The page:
How to Not Be Annoying

Most of the time, an annoying person doesn't realize how his or her behavior is perceived by others. If you suspect that your behavior is annoying to others, then you need to learn to avoid the little things that often get on people's nerves. If it bothers you, it probably bothers others around you. You should remember, though, that the people who love you will do so anyway so don't change yourself - just improve your attitude and habits so you can avoid causing discomfort to those around you.


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    Build self-confidence. Sometimes someone will find you annoying because you happen to do something that they associate with a negative trait, such as anxiety, stereotypes, or slovenliness. You shouldn't have to change something about yourself just because someone interprets your behavior inaccurately. But other times, we can be annoying because we're insecure or we're trying too hard. In such cases, you can examine why you do certain things and perhaps realize that the only reason you're doing them is to make a good impression, and it's backfiring on you!
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    Break counter productive habits. Let's say you've found that you laugh loudly at everyone's jokes, even if they're not all that funny, or perhaps you've gotten in the habit of laughing at inappropriate times. Maybe you started doing it because you thought being loud may get you noticed, but now all it's doing is annoying everyone you spend time with. Try a different approach - be genuine and be yourself. If people find you annoying when you're being true to yourself, then you need to find new, more accepting people to be around.
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    Respect boundaries. Everybody has boundaries - you need to learn what they are and try to avoid crossing them. Boundaries vary widely from culture to culture and even from individual to individual.
    • Do not go around poking people constantly. In fact, don't touch them at all if they don't like it. Of course if they are a good friend of yours and they don't mind, then by all means have fun. Otherwise, keep your hands to yourself.
    • Don't talk about people behind their backs; especially if you have not stated your issue with the person in the first place. This is especially true of those who are related to you, or are your friends or significant other.
    • Do not impose, or appear uninvited. Try to control your emotions and not be too pushy. Give people space when they need it. Don't call every single day. Remember, the greatest form of annoyance is repetition.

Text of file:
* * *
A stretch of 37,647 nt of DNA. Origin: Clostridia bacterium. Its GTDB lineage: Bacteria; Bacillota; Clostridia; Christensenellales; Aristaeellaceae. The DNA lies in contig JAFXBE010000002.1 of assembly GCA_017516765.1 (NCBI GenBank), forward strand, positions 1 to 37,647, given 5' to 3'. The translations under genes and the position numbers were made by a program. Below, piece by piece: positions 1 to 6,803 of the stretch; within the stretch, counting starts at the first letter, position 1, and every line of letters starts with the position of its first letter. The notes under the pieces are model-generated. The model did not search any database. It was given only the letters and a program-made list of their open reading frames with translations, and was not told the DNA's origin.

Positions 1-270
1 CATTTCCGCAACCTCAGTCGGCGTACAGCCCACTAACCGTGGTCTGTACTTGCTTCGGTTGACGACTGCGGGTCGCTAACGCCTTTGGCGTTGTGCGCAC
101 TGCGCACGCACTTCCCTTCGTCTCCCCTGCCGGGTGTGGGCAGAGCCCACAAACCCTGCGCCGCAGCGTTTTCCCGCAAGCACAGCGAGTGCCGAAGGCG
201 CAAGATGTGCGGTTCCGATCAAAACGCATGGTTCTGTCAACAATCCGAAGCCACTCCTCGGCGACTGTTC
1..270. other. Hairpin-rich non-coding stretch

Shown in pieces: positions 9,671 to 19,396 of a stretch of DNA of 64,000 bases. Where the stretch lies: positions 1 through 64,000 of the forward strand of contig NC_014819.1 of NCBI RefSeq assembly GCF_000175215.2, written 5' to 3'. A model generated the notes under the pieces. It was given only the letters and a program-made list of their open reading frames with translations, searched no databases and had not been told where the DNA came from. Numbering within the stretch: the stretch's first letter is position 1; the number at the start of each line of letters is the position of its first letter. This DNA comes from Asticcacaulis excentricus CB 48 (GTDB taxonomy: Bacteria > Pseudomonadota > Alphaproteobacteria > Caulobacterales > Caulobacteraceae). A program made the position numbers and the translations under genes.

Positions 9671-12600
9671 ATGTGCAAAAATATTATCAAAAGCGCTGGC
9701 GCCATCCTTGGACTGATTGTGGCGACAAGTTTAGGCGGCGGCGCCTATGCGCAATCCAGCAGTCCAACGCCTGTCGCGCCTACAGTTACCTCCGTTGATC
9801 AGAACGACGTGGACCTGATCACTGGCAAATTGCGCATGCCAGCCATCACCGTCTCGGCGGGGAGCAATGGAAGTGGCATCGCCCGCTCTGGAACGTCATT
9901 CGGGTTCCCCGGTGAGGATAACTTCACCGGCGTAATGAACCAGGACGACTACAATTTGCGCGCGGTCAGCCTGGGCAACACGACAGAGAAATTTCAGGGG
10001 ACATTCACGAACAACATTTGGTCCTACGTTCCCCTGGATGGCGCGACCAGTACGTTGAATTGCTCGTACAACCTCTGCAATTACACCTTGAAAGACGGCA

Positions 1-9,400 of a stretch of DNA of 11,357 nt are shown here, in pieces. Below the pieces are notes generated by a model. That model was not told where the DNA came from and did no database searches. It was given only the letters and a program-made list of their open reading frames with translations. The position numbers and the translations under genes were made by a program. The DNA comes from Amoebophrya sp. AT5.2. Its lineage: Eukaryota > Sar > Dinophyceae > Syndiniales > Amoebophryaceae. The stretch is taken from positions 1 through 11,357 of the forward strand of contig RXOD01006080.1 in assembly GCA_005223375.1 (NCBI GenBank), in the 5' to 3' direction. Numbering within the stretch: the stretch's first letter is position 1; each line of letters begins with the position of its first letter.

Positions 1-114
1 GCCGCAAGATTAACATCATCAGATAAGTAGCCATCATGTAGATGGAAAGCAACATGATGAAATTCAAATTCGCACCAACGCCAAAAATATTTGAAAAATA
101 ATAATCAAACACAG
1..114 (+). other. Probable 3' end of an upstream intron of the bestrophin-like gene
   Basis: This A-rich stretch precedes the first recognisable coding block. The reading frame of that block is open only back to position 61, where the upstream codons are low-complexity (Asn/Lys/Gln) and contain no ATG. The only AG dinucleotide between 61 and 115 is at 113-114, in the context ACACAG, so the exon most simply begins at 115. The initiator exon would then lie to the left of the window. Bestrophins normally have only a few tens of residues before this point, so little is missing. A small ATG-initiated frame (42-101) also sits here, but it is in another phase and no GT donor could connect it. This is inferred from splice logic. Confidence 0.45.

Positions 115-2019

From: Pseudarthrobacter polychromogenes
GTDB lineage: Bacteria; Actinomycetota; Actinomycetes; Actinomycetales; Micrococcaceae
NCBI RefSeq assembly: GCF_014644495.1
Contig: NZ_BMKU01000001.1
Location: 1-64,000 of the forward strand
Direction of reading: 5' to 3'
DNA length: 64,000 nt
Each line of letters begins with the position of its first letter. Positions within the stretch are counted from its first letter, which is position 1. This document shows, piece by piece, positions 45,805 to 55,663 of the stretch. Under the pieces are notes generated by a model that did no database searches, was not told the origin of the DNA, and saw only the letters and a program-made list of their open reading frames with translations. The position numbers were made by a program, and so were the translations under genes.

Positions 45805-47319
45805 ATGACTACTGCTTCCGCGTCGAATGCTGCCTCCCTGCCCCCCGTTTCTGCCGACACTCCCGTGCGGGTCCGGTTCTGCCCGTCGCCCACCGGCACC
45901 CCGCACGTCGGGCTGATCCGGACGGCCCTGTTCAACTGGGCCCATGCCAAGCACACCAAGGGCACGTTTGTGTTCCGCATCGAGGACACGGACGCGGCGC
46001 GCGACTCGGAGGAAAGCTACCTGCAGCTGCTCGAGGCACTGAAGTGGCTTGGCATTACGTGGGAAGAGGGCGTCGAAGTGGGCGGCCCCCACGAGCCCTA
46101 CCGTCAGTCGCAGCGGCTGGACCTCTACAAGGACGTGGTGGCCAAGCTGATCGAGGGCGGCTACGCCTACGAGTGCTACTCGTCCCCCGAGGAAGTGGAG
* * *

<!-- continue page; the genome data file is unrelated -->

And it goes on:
• Do not go through people's stuff. Even if their things are not private, they may still feel violated if you touch things that are in their personal space. If you wish to borrow something, ask for permission first and allow the person to give the item to you.
    • Mind your own business. Avoid butting into a conversation by (for example) saying, "What are you talking about?" If you hear someone talking about something with another person, and you only catch the last sentence, leave it be.
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    Be humble. Just because you're confident doesn't mean you have to act like you're better than anyone else. Don't do or say things that might let you appear to be arrogant, like bragging about your wealth or success.
    • Don't correct bad grammar/spelling or inaccuracies of others because most people don't like being corrected.
    • Don't tell people that their beliefs are wrong. Gently and nicely mention that you disagree. Have a clear moral line and stand by it. For instance, all is fair until you cause harm to another person. Yours may vary, but try to make sure it's used across the board.
    • Don't complain all the time. Remember the world does not revolve around you. If you complain too much, others will find you depressing and avoid you. This also goes for constantly insulting yourself, which is not humble - it's another form of self-absorption. It's normal to feel bad once in a while, and to express your discontent. But, you also need to know when to get over it and move on. Read up on how to be optimistic.
    • Be mindful of how the things you say are perceived by others. Even if your words are thoughtful and important, your tone of voice may indicate frustration, crankiness, or a condescending attitude, or flippancy or arrogance or any number of things which give folks the wrong impression and causes them to hate your guts.